JJ Travel Tip: Take plenty of water with you. There are stalls across the road from the entrance selling ice cold water at €1 a bottle. It is possible to buy water within Pompeii for €2 a bottle, but that could be quite a lengthy walk to get there. There are also Roman taps, similar to what you see on the streets of Rome, with running water too but personally I wouldn’t drink it.
It was fascinating seeing the items of jewellery and tableware that had been recovered from the site. I was astounded with their intricate beauty. The skills these people had were incredible!
For me, being a huge dog lover, one of the coolest things I saw was a ‘Beware of the Dog‘ sign. Actually it’s more of a tile mosaic on an entrance to a villa, but it’s another reminder of how little removed this ancient civilisation is from our own. Man’s best friend hasn’t changed in almost 2,000 years. The ‘sign’ I refer to is actually behind plastic, so it’s really difficult to photograph. However, there was another similar tile pattern that could be captured much better and they look pretty similar.
We avoided taking a guided tour, which usually last two hours, preferring to steer clear of large groups of tourists and explore the place ourselves. It’s also easier that way to shoot a few photographs without people getting in the way.
I must say that if people visit and only take a guided tour then they are missing out on some special sights, particularly the more enjoyable quieter areas of Pompeii. You could, however, take a guided tour if that’s your thing and then go exploring afterwards on your own.
I would suggest allocating a minimum of five-six hours if you intend visiting Pompeii in just one day, otherwise there is so much that you’ll miss. Ideally I’d suggest visiting it over two days. This way you can avoid the hottest part of the day and won’t feel time pressured.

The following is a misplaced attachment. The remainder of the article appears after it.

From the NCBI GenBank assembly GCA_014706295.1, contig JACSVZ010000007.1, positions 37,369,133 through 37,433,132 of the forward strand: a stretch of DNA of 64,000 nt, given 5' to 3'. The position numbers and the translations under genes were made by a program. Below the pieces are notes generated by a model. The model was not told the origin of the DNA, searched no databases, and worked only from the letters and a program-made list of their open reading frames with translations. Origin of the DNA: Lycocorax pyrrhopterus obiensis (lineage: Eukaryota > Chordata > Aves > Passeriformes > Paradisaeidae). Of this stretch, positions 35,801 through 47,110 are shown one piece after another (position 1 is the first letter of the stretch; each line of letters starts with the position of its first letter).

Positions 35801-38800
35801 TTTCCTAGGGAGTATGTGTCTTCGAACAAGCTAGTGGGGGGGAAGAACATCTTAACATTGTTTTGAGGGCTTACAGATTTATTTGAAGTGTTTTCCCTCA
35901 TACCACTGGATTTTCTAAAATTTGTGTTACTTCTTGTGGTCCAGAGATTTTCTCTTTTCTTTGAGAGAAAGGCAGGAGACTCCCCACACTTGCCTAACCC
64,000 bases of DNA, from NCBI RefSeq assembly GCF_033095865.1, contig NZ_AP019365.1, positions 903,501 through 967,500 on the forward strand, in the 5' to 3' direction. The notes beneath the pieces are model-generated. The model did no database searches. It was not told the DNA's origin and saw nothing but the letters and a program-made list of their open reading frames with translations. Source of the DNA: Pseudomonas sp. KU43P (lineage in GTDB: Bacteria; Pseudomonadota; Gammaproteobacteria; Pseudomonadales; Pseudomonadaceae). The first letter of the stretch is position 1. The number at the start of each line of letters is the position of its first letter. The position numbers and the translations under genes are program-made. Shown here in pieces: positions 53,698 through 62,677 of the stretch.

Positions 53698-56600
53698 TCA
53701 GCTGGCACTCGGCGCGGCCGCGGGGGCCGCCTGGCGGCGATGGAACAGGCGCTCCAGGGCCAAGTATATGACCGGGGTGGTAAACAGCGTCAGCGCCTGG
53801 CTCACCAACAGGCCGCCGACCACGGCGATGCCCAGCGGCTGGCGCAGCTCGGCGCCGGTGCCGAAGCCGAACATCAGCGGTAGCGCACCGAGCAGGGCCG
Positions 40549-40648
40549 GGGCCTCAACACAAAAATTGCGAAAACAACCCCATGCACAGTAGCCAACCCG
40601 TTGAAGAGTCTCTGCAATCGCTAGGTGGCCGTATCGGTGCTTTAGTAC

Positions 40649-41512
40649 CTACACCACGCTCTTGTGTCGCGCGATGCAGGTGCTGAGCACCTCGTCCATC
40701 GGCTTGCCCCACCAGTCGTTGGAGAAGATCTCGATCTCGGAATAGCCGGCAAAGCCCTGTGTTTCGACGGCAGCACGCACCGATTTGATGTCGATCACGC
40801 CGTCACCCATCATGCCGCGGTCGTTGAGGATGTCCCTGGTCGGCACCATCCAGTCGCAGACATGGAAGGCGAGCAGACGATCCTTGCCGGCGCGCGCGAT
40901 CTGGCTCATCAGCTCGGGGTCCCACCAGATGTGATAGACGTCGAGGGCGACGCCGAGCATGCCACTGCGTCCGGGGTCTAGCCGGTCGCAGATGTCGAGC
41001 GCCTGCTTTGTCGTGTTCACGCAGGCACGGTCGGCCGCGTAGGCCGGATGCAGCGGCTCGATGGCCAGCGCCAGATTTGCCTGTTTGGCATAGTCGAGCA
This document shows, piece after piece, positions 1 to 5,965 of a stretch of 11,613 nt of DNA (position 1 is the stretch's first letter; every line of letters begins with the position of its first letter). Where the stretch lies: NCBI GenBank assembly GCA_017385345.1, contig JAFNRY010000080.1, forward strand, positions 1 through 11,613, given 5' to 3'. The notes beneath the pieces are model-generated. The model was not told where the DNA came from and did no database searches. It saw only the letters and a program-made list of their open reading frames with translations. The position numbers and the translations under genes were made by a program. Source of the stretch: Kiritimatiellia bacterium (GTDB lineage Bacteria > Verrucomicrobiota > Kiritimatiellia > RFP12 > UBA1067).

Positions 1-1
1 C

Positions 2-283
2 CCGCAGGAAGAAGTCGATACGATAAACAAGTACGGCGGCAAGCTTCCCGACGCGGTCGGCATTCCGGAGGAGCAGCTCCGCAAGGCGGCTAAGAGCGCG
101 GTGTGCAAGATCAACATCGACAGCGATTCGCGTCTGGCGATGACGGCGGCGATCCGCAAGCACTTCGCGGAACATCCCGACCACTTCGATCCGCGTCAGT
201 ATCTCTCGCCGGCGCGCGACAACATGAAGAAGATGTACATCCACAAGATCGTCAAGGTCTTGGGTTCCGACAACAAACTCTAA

It’s also worth noting that various buildings are only open at certain times of the day. So visiting over two days at different times would allow you the ideal opportunity to see everything you want to and avoid disappointment.
Walking Around Herculaneum
Walking around Herculaneum, in full, only took my wife and I around two hours. It was similarly hot and dusty.
It is much smaller than Pompeii, and much of Herculaneum now has modern day Ercolano built on top of it. As a result some of it is underground and is only accessible to scholars and archaeologists due to health and safety issues.
Having already visited Pompeii and witnessed the masses of tourists it came as something of a welcome relief to find that Herculaneum was a lot quieter.
I also wasn’t too sure what to expect, worrying that perhaps it would be a bit too similar to Pompeii.
We found Herculaneum to be a more relaxed visit, we didn’t seem to have the same time pressures as Pompeii. The ruins at Herculaneum were also more impressive, in many cases better preserved than at Pompeii. It was fascinating seeing inside many of the buildings and how intricately and beautifully they had been decorated by their occupants.
Two of the most impressive and absorbing sites are the male and female public baths, which are incredibly well preserved. The tile patterns on the floors alone are truly something special to behold. We were fortunate enough for them both to be open – but we’ve heard that many people arrive to find them unexpectedly closed for repairs.